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City of London revokes Uber's license to operate
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City of London revokes Uber's license to operate

The company is not 'fit and proper' to hold the license, according to the city's transport regulator

Uber lost its license to operate in London following reports of fraudulent drivers and safety issues, according to Business Insider.

What are the details?

Uber lost its London license, which offered more than 3.5 million riders transportation throughout the city.

According to London's transport regulator, Transport for London, the company was not "fit and proper" to retain its license, and voiced safety concerns about the identity of Uber drivers through a "pattern of failures."

Transport for London reportedly found unauthorized drivers using accounts of registered and approved Uber drivers. Business Insider reported that fraudulent drivers carried out at least 14,000 trips throughout the city — all of which were uninsured.

Helen Chapman, the organization's licensing director, said that the company has big strides to make despite previous improvements.

"While we recognize Uber has made improvements, it is unacceptable that Uber has allowed passengers to get into minicabs with drivers who are potentially unlicensed and uninsured," Chapman said. "It is clearly concerning that these issues arose, but it is also concerning that we cannot be confident that similar issues won't happen again in future."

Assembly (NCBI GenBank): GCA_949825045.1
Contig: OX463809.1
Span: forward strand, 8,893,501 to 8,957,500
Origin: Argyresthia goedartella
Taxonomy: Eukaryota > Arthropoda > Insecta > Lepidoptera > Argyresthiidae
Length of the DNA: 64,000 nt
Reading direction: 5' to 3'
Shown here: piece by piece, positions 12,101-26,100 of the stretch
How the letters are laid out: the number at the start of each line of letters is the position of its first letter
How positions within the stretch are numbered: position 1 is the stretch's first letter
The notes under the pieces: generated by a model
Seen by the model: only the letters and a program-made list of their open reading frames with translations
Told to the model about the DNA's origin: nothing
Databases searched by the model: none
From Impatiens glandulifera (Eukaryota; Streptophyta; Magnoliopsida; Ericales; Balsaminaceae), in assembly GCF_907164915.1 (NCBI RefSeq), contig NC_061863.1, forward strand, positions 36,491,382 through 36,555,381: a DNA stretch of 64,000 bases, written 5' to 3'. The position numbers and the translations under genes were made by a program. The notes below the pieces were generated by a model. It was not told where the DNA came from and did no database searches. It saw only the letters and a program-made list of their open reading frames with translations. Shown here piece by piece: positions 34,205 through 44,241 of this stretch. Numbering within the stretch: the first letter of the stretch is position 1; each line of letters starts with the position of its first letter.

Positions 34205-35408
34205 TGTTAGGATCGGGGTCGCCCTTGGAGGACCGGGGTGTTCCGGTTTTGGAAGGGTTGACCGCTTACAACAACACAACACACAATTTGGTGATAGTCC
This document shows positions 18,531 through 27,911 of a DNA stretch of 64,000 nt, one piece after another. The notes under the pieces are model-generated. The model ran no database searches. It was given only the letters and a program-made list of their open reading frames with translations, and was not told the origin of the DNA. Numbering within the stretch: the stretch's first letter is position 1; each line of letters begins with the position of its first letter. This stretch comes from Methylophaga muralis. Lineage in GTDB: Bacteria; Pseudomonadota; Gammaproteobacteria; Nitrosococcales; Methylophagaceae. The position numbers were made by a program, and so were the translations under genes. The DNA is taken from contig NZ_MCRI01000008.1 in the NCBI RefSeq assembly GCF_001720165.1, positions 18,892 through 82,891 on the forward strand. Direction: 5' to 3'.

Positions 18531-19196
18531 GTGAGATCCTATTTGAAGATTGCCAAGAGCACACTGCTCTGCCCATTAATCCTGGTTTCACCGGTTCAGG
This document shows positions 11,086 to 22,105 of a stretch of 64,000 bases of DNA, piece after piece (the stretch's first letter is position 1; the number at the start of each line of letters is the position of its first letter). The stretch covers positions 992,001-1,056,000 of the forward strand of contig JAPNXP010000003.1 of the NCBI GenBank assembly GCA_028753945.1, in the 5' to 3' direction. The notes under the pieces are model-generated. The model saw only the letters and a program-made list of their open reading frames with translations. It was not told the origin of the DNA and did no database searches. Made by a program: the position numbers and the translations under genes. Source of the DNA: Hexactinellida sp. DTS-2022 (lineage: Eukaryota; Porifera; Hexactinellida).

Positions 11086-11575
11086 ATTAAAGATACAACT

London Mayor Sadiq Khan voiced his support of the transport regulator's decision.

"I know this decision may be unpopular with Uber users, but their safety is the paramount concern," he said in a statement. "Regulations are there to keep Londoners safe, and fully complying with TfL's strict standards is essential if private hire operators want a license to operate in London."

Uber CEO Dara Khosrowshahi says the company will appeal the decision.

In a tweet, Khosrowshahi said, "We understand we're held to a high bar, as we should be. But this TfL decision is just wrong. Over the last 2 years we have fundamentally changed how we operate in London. We have come very far — and we will keep going, for the millions of drivers and riders who rely on us."

The outlet also reports that Uber can continue working in the city while it appeals the revocation. The company has 21 days to appeal the decision.

What else?

On Monday, the Daily Mail reported that Uber shares dropped nearly 5 percent following the loss of the company's license.

The outlet reported that Uber's share price dropped from $29.56 on Friday to $28.23 on Monday morning. At its highest 2019 point, Uber shares traded for $47.08.

Neil Wilson, chief markets analyst at Markets.com, told the outlet that the latest news about the company is unsettling investors.

"It sends a worrying signal to the market about the regulatory overhang the company faces – if London goes this way there is a risk that other cities could follow," Wilson said. "London is one of five cities that combined account for about a quarter of revenues – so it's a big deal in terms of raw revenues."

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Sarah Taylor

Sarah Taylor

Sarah is a former staff writer for TheBlaze, and a former managing editor and producer at TMZ. She resides in Delaware with her family. You can reach her via Twitter at @thesarahdtaylor.